Gioielli d’Italia, l’Italia s’è desta?

Gioielli d’Italia, l’Italia s’è desta? Italian research into jewellery.

Faced with the multiplicity of factors that determine the loss of a strong and distinct national identity, it seems only appropriate to look into the elements that may be ascribed to an Italian way of conducting research on contemporary jewellery, to reflect on the existence of a peculiar syntax, of an approach that may be defined “Italian”.
Since the late fifties continuous and serious research has been carried on in the city of Padua, with a few exceptions in the persons of the Pomodoro brothers, Arnaldo and Giò, and the activity of the Turinese Bruno Martinazzi. It is the School of Padua that mainly represents our country in the international ambit. It is in the teachings of Mario Pinton that it is possible to trace the aspect unanimously considered as being “Italian”: the need for a continuous creative experimentation of the craftwork culturei. In various writings the master stressed the importance of the technical phase as the creative phase, the planning character that is developed during realisation: “the evocatory value of the matter must be listened to as an expression of its metallic nature”; “the modus operandi must be understood as an emotional adhesion to the feasible, planning and technological procedure”.ii Technique is not disjointed from art, from creativity, but takes on a centrality that even etymology seems to confirm: the Greek word téchne has as its Latin equivalent the word ars, which has become the Italian word arte (English art). “The perpetual dialogue of Italian art with its ancestors”iii another element of being Italian (italianità), is also found in the thought and teaching of Pinton. The master has always indicated how the knowledge of past techniques was a starting point for combining the emotional aspect with a logical, simple, rational elaboration. As a matter of fact, in the history of Italian jewellery research there is no proclaimed rejection of tradition, a clean sweep, like what happened, for example, in the sixties in Holland. The Italian way is mainly configured as a reformation of the concept of jewellery, made topical through a revision and re-writing of tradition.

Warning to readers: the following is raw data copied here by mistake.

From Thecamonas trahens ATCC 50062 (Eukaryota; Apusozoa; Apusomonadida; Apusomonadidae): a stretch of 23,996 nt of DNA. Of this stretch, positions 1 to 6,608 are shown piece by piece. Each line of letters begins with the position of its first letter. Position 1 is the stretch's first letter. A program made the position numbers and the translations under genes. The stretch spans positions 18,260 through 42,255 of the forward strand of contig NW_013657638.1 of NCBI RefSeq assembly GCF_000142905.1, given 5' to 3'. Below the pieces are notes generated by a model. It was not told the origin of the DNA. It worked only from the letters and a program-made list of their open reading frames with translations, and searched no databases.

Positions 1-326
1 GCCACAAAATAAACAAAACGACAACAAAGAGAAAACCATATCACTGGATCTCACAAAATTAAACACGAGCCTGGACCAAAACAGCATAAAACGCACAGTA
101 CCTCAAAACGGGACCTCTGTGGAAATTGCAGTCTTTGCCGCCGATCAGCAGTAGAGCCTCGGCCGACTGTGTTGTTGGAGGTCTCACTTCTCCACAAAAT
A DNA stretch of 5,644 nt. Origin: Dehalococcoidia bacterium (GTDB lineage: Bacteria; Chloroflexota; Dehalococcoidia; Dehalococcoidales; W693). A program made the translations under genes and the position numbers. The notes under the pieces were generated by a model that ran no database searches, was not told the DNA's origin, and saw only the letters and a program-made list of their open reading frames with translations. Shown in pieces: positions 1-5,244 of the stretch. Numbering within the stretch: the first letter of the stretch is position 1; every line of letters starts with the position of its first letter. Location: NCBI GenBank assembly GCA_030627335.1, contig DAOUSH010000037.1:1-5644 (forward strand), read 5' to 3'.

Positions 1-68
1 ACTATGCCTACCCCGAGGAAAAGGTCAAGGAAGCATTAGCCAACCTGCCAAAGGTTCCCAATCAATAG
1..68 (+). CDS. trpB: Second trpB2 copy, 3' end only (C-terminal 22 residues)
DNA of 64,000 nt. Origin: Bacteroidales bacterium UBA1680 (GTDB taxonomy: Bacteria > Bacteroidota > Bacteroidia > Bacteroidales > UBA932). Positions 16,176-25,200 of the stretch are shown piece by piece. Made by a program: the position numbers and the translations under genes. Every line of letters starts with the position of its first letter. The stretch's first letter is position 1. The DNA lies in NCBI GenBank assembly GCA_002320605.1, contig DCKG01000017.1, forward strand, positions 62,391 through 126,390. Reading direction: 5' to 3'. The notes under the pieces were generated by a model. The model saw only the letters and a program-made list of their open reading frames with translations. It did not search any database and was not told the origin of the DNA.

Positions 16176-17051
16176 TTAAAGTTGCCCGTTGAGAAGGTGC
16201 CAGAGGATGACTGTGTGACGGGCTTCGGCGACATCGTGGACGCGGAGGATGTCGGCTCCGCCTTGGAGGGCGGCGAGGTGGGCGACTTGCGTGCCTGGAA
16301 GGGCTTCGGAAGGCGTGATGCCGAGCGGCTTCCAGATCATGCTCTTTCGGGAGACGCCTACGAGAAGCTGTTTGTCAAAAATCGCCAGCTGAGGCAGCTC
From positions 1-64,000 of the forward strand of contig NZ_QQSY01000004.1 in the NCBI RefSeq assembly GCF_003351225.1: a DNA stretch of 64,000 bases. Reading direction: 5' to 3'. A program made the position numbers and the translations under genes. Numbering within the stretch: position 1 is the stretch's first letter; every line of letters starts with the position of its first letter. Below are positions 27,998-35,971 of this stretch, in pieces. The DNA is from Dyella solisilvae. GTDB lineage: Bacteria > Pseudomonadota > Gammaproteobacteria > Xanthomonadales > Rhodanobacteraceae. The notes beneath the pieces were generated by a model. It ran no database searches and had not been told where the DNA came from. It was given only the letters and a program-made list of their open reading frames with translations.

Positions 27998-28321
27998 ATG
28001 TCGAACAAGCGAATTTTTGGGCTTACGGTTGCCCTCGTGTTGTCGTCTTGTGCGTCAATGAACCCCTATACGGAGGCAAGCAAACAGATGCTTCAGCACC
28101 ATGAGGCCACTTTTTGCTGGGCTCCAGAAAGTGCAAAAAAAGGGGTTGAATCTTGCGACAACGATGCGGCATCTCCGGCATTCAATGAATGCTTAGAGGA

Those parts of Italian research that are essentially identifiable in the importance conferred on the technical aspect of jewellery as a creative phase, in the recovery and re-interpretation of ancient techniques, can be found in the works presented in this exhibition. United by traditional technical training, conducted in the Goldsmithery Department of an art institute or at goldsmith’ workshops, the nine artists formulate their research by confronting themselves principally on gold and silver, and elaborating, from a common syntax, their own discourse on jewellery.

Post modern poetics can be traced in the Adrean Bloomard’s exhibit-jewellery re-emerged from oblivion, and in the reconstructions of Fabrizio Tridenti, deflagrated scenarios, compressed, magmatic, from industrial archaeology. Gold as a malleable material is the protagonist of the pieces by Patrizia Bonati, who moulds it to create interchangeable jewellery: an earring can also be worn as a brooch, a necklace can become a bracelet; gold again in the works of Lucia Davanzo but also oxidised silver, in the form of threads, coexist to accentuate their chromatic contrast. The arrangement composed of elements that are repeated with subtle variations, characterise Elisabetta Dupré’s pieces, whereas the play of formal respondence enlivens Maurizio Stagni’s works. Suggestive effects emerge from the dialogue between the materialness of the coloured resins and the marks made on the metal by the oxidation and gold dust in Maria Rosa Franzin’s jewellery. The accentuation on the material component can be found not only in the brooches Ciottoli by Stefano Zanini, that seem to be centred on the nature-device relationship, but also in Rita Marcangelo’s works pervaded by the tension between rigidity and casualness.

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